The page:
douglas hyde forgotten patriot

Forgotten Patriot: Douglas Hyde profiled in new book

douglas hyde forgotten patriot

In 1938, Roscommon man Douglas Hyde became the first President of Ireland. He made the office an inclusive one and determined to be a president for all the people of Ireland.

The accepted wisdom is that Hyde’s transition to the presidency was a seamless process, but Forgotten Patriot, a new book by historian Brian Murphy, shows it was only as a result of some significant shifts in the political landscape in the latter half of 1937 and early 1938 that the notion of an agreed candidate became an increasingly likely proposition.

It was against such an emerging backdrop, in which party candidates became undesirable, that Hyde’s candidacy became viable.

The author Brian Murphy, whose family hails from Ard na Greine, Roscommon Town, was a speechwriter for two former Taoisigh, said,

‘The reaction of the main opposition parties to the office of President was negative and, in particular, they held genuine sensitivities that the new presidency could be a staging post en route to a dictatorship. The word dictator or a derivative of it was used over 200 times in the Dáil debate on the draft Constitution with the vast majority of these references relating to the office of President.’

Hyde may have been the compromise candidate but with his non-partisan background as a Protestant nationalist and a leading figure in the language revival, he was also an inspired choice. He was to the forefront in providing leadership on the key political issues of his time. He also played a highly significant, but previously unheralded, role in the state’s policy of neutrality during the Second World War.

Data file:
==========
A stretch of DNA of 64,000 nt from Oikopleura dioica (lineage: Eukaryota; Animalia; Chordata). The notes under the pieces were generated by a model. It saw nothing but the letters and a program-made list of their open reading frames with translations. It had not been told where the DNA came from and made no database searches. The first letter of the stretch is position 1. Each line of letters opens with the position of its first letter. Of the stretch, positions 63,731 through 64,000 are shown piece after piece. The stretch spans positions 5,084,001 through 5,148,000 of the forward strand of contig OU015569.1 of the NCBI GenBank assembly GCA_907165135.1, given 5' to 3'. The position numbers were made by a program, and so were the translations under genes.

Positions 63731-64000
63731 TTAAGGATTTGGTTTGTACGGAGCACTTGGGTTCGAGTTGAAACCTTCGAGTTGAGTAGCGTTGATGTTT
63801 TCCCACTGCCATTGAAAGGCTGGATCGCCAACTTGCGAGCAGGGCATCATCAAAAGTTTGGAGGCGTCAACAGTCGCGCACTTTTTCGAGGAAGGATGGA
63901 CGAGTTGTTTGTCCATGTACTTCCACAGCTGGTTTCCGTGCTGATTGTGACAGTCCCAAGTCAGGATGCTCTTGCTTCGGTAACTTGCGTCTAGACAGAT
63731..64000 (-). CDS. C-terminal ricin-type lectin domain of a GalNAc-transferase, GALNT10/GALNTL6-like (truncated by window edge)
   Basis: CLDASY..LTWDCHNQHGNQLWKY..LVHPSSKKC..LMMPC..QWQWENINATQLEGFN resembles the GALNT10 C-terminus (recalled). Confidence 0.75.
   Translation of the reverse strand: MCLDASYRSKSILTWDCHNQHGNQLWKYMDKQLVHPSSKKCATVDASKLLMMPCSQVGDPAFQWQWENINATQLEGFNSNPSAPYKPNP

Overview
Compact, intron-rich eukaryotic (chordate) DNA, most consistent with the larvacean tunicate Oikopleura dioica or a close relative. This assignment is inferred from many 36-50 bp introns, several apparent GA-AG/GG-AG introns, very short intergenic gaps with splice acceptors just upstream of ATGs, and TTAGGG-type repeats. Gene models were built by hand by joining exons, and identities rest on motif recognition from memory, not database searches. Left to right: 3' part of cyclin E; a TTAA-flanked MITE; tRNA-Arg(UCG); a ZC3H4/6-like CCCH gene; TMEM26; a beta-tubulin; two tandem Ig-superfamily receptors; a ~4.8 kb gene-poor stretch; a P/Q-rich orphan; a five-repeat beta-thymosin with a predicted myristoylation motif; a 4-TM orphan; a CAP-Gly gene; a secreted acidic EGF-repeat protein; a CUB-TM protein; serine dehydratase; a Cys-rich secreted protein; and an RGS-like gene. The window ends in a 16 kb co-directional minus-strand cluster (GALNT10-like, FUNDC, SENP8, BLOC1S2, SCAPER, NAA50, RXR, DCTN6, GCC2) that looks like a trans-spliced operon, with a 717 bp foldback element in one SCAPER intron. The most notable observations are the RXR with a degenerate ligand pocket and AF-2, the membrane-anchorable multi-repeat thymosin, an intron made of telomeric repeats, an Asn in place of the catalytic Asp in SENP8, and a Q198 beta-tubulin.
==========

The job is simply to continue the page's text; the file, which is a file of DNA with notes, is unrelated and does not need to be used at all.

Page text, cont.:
Murphy continued, ‘I became aware that the office was a hugely under-researched area in Irish historiography. It is also one of the most misunderstood. The lack of historical research into the presidency, especially in regard to the office’s early years, has allowed a number of misconceptions to take root. The most significant of these is that the formative presidencies were politically irrelevant. This train of thinking dismisses the presidency prior to 1990 as “a retirement home”, a largely ceremonial office, and a role far removed from the cut and thrust of political life.’

Forgotten Patriot is the first comprehensive analysis of Hyde’s presidency and uses significant new research to show Hyde’s considerable impact on the development and perception of the office of President of Ireland. Even today, Hyde’s wider achievements remain central to the life of our nation. He preserved for us our vibrant culture and, through his benign presidency, he progressed stability and constitutional order. He deserves more from history than to be a forgotten patriot.

Forgotten Patriot is available in shops now and is available here for the special price of €15.99. A launch of the book will take place in the Douglas Hyde Centre, Portahard, Frenchpark on Friday October 28th at 6pm. Denis Naughton, Minister for Communications, Climate Action & Environment, and Mary O’Rourke, former Minister, will do the honours.